I don't think this is by any means too much to expect out of the critical establishment. Musicians as a group may not be a model of intellectual potency, but I would venture that there are more than enough who deal equally well with music and the English language to make a more attractive solution possible. I hesitate to invite readers to peruse the blogosphere in search of support for this claim, but given that it is no easier to make a living as a jazz musician than it ever has been as a writer, you can bet your life that there are more than a few qualified people who would accept most any offer to function in both capacities. What's more, the well-known conflict-of-interest that arises when musicians are charged with publicly chronicling and/or evaluating the work of their peers isn't such a big problem in the case of a figure like Ornette, who doesn't have many peers and won't be working with most of them anyway. I have to think that there are plenty of musician-scholars who could have produced a piece on Ornette that was every bit as well-written and well-informed, yet also technically correct and entirely comprehensible to non-musicians.

Whatever the real reason for Yaffe's slip-up, the larger point is that the jargon was simply uncalled for here: musicians don't need to be told the harmony of So What and non-musicians won't understand if you try to tell them. The only people who actually seem to inhabit a grey area between these two levels of understanding are the critics themselves.

Lest I be seen as taking personally-directed cheap shots purely for sport, I trust that most anyone taking the time to read this knows that "terminological malfeasance" happens all the time. I wish to level these criticisms at the entire world of music journalism, not just one author or one publication. This case merely pushed me over the edge (although I have to admit, I'm almost starting to like it over here). Of the top of my head, the following anecdotes from my college years come most immediately to mind:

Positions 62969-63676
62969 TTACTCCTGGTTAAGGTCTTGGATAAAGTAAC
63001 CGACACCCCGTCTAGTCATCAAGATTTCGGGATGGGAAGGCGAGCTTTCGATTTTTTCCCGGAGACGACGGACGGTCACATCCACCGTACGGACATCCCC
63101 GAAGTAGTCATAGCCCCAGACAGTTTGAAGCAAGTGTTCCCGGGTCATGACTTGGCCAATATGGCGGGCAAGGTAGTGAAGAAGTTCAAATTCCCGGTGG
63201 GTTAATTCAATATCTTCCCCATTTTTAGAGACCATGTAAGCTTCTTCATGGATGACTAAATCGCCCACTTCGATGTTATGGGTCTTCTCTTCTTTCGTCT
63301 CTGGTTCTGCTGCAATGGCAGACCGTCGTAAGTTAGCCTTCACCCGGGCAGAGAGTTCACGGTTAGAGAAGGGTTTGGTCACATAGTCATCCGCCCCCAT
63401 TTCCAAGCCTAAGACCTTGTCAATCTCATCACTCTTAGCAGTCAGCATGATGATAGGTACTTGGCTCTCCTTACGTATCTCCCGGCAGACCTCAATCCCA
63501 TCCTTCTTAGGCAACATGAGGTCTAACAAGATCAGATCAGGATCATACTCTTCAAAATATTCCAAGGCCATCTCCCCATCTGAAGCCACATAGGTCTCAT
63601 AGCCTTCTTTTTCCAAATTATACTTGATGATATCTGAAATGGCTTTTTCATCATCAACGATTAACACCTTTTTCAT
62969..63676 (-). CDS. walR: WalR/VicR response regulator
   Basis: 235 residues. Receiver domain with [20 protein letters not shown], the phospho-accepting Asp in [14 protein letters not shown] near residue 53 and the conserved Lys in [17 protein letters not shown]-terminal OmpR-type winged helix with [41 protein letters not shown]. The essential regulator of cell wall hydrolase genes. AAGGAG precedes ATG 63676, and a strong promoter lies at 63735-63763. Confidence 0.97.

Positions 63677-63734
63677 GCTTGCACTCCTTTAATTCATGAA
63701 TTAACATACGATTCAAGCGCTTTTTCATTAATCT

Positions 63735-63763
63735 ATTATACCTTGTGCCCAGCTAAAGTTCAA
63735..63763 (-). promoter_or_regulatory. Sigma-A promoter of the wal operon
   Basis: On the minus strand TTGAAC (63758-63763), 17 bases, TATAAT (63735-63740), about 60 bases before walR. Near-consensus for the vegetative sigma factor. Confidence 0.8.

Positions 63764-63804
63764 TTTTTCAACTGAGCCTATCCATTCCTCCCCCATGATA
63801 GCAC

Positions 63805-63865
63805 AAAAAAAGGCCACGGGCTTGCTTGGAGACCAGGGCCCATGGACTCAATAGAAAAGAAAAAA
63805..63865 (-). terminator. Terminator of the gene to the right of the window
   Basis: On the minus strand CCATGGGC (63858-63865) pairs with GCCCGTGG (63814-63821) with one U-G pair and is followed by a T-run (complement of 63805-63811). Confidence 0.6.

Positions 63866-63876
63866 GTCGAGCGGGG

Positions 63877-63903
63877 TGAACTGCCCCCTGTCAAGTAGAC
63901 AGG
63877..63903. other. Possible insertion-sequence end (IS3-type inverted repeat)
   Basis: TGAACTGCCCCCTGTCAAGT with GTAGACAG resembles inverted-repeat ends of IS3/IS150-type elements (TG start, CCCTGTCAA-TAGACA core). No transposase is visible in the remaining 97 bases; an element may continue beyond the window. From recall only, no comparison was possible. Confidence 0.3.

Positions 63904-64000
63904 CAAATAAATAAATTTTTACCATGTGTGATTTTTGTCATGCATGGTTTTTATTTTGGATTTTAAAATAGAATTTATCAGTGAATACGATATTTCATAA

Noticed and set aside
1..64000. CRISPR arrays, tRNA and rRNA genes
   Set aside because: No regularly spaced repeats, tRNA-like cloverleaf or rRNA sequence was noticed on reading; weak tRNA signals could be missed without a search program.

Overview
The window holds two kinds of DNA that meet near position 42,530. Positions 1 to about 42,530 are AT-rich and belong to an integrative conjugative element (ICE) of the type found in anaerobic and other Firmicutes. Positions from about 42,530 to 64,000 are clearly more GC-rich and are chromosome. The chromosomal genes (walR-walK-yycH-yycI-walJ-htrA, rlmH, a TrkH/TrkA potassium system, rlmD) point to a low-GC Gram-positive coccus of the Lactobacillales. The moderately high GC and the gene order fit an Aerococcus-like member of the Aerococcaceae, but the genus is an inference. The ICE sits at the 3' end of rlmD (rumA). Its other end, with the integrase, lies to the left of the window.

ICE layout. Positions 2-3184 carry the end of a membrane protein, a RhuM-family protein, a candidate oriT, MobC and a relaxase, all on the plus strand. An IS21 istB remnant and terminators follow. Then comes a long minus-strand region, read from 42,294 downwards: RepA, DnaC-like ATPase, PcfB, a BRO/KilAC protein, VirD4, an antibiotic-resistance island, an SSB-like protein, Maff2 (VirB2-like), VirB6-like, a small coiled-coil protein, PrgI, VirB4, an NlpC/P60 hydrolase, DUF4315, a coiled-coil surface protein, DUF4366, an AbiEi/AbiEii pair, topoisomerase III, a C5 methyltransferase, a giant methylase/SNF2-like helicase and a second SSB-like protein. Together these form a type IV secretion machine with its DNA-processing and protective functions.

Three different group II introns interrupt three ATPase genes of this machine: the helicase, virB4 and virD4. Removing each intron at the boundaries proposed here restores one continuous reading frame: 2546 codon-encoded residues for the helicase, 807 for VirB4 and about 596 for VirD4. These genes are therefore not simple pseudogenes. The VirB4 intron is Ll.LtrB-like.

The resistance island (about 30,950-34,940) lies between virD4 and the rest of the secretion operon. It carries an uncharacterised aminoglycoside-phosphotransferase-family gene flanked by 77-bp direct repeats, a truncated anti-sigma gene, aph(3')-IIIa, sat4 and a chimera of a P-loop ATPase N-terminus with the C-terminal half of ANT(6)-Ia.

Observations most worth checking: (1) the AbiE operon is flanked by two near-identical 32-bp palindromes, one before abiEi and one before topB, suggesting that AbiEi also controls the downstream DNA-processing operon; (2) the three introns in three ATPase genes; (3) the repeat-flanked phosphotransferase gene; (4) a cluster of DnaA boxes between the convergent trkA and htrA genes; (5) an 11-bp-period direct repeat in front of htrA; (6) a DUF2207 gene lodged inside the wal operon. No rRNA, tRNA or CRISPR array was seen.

•I recall spending most of a class session in Jazz Combo with Phil Hey at the U of MN unpacking the assertion made during the Ken Burns Jazz documentary that Charlie Parker was the first jazz musician to improvise solely on the structure (chord changes) of a tune rather than the melody. You can see the selfsame reductive process at work here that resulted in Giant Steps becoming a Circle of Fifths composition...but seriously, did anyone on the editorial level over at PBS actually listen to Louis Armstrong?

•there is, according to one source of mine, a prominent local writer who frequently confuses rhythm and meter.

•one music-major cohort of mine who took a jazz history class taught through non-music academic department and taken by students from a variety of majors emerged with a laundry list of faux-technical missteps committed by the professor and clear evidence of the students' lack of a musico-technical background that would have made a technical approach valid in any case.

Now it's time to anticipate the inevitable cynical rejoinder to my complaints here: "Who the hell cares, and why?" I would hope that it might be self-evident to a good number of readers that intellectual integrity is crucially dependent on the accuracy of the article from top to bottom. Certainly a large quantity of the correspondence I receive here is aimed at correcting small factual errors, and a hell of a lot more people read The Nation than read my blog. Many have remarked on the "gotcha" mentality that modern social media platforms encourage, but as the errors add up, it's not unreasonable to question the overall accuracy of the work, or even the publication as a whole. Yaffe says that Ornette once asked a doctor to castrate him; that certainly makes for great cocktail party banter, but how do I know this is accurate coming from someone who describes Giant Steps as disdaining chord changes?

Even if you think lapses in usage are truly harmless (I would disagree), it's still not right, or at least not as right as it could be, and the fact that self-interest is not sufficient even for commercial publications and professional writers to clean up their collective act is telling. I think that we owe it to them to make them owe it to us. How's that for clarity?

Somehow, I'll condense all of this into a paragraph and send it to The Nation. I'd be the first to agree that they have more important things to worry about, so I doubt they will print it. The outside chance that someone might read it and really think about it, however, is enough for me3.